The First Application - Emergency List

Most people I know, especially the elderly and those with kids, have a piece of paper taped to their landline phones containing a list of emergency or key contact numbers. That way, when needed, the number needed is easily found, and anyone can dial it.

I intend to create an iPhone application to do this.

Problems it will Solve

  • Calling the right number in an emergency very very quickly without having to search for it
  • Finding the necessary supporting information when making an emergency call
  • Sharing the list and keeping it up to date

Key Features and Benefits

Feature 1: Two taps to call the top emergency contacts - I’d like the top 5 emergency numbers to be presented on startup, allowing the user to tap to launch the app, then tap an entry to dial. It should take at most two taps to call in an emergency. For lower priority numbers, I’d like the user to see a comprehensive list and then be able to tap and call.

Feature 2: Input key numbers with additional info - The user needs to be able to add and edit key numbers and to associate some data with each number. For example, save the medical policy number with the doctor’s number, or the electricity account number with the power company number. I’d also like the app to leverage any data already in the user’s address book so data entry is minimized.

Feature 3: Synchronize this list between devices - I believe that any updates to the emergency contact list should be propagated to all devices that have the list automatically. That way, of one member of a household changes the list, all members get the update.

Feature 4: Print the list for taping next to real phones - The original product, the taped emergency contact list - is still very functional, should also be kept up to date.

Other features under consideration:

  • Send an emergency SMS, although I do not know if its supported anywhere
  • Send an ‘I’m OK’, or ‘I’m on the way home’ message with location information, for children to notify parents who are waiting up.
  • Call the local emergency room, using location information to find the nearest hospital. This may be too big a feature, will likely be rejected.
  • Do some of the stuff the listed products below do

Competing Products

Search for ’emergency’ on the iTunes App Store and you’ll get more than 300 results. There are many apps that

  • Dial a single emergency number with a single tap<\li>
  • Store the iPhone owners’ emergency contact and medical details (some even create a wallpaper image with the emergency contact on them)
  • Choose the right emergency number depending on location
  • Contain information on what to do in an emergency

None seem to offer what most people have, that phone list next to the phone, and none offer synchronizing.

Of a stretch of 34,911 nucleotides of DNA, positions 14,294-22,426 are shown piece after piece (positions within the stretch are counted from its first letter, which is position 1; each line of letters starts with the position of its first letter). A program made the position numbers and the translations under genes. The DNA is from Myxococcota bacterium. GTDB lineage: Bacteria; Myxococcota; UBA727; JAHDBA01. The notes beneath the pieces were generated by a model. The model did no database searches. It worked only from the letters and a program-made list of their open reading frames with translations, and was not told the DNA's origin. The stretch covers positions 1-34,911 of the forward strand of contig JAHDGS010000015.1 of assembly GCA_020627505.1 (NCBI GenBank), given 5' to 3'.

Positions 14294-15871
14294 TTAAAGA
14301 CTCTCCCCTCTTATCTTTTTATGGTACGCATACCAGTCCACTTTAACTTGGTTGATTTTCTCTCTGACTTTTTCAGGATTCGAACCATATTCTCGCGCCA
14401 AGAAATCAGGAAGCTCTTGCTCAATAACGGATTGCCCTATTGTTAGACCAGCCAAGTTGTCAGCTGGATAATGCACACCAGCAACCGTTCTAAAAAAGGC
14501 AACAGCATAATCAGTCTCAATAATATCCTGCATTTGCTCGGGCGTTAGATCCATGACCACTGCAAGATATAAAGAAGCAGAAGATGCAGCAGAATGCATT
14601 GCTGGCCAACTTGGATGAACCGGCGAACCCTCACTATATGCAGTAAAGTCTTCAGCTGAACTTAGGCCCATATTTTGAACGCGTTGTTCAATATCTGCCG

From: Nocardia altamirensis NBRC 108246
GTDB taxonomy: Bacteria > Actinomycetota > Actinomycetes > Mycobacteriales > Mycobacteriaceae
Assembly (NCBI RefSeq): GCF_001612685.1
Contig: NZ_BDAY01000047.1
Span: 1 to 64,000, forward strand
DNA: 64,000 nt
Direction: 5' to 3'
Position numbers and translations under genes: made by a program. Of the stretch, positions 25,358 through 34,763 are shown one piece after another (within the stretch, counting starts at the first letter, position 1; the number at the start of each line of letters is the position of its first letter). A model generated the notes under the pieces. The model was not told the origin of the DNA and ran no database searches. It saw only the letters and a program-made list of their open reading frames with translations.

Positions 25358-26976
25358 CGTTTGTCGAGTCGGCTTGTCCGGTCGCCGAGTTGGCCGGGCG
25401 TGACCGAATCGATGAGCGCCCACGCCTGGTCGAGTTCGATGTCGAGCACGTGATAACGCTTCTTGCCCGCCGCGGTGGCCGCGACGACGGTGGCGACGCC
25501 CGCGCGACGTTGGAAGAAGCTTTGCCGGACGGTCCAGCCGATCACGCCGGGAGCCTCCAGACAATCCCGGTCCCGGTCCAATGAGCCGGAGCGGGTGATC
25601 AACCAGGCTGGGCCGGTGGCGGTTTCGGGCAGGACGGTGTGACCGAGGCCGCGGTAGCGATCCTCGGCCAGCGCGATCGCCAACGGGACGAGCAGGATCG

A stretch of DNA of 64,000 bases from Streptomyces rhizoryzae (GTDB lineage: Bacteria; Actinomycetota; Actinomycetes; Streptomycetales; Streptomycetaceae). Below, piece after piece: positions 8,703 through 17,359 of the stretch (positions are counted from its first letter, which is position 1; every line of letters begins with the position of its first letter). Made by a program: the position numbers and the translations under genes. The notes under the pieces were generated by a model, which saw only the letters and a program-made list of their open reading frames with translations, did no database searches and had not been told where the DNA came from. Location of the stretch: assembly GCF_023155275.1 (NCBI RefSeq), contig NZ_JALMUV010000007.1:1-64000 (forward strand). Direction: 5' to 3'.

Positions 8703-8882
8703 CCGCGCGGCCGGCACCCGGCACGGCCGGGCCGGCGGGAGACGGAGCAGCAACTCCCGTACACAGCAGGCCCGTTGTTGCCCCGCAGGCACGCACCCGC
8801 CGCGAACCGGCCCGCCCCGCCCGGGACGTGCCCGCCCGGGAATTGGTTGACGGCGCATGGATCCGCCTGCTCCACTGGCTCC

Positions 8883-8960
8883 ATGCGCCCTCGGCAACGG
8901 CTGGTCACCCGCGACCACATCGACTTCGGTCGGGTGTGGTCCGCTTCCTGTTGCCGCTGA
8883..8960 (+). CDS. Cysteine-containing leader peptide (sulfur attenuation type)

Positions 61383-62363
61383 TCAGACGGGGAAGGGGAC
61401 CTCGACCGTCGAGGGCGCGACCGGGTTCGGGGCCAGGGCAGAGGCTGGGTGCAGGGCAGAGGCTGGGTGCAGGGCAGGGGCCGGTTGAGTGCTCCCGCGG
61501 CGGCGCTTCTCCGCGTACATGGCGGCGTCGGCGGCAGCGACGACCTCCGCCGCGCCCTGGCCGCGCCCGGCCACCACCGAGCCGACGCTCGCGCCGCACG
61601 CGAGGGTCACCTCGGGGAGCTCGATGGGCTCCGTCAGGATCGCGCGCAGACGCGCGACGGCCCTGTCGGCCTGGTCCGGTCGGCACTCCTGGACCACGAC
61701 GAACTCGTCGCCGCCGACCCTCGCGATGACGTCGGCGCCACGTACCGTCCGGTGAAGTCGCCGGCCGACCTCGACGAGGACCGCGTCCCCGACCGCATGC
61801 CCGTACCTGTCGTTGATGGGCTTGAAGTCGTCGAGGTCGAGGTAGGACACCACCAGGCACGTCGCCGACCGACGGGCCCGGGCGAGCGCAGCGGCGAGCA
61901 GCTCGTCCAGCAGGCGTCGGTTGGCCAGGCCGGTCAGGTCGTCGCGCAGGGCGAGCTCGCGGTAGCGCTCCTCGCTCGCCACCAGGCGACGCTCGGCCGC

What about the Address Book app? Some people do use it, by placing emergency numbers at the top of the list using spaces and numbers in the name. The problems with this approach are that the address book contains too many contacts to search, and that it does not always open at the top of the list.

What about favorites in the phone app? Again, some people use this, but its 99% more likely that best friends and family are on that list.

How is this better?

This is better because

  • It replicates an existing, proven and comfortable process, the taped list, except its in your hand.
  • Two taps to call in an emergency, thats fast!
  • The whole family can be updated in a single shot, eventually.

The Plan

Its always dangerous in software design to start an application with a large feature set, so the first version of the product will implement the first two features only, top numbers and the full list. It will be developed for the iPhone and iPod Touch (I am aware the touch cannot dial, but it can provide quick and handy access to the list of numbers).

The second version of the product will have a companion Macintosh application that will allow the user to centrally maintain the list and act as the master synchronization station for all mobile users. I may also offer MobileMe or other types of synchronization, but those decisions can wait.

Decisions to Make

I need to decide

  • Is the killer feature, the one that will make people want this app, missing?
  • Will the application be paid or free?
  • Should I share the code I write as part of sharing the design process?
  • Is this really the right starter project?
  • Do I need a Windows client too? Linux? Android? Symbian?
  • Should I even release this as a product, or just treat it as a public example?
  • How will I market it?
  • Where can I get beta testers?
  • Is the above plan reasonable or not?
  • Does anyone really need this? Anyone?

Time to get started.

Posted By Hiltmon · Jan 20, 2010 12:40 PM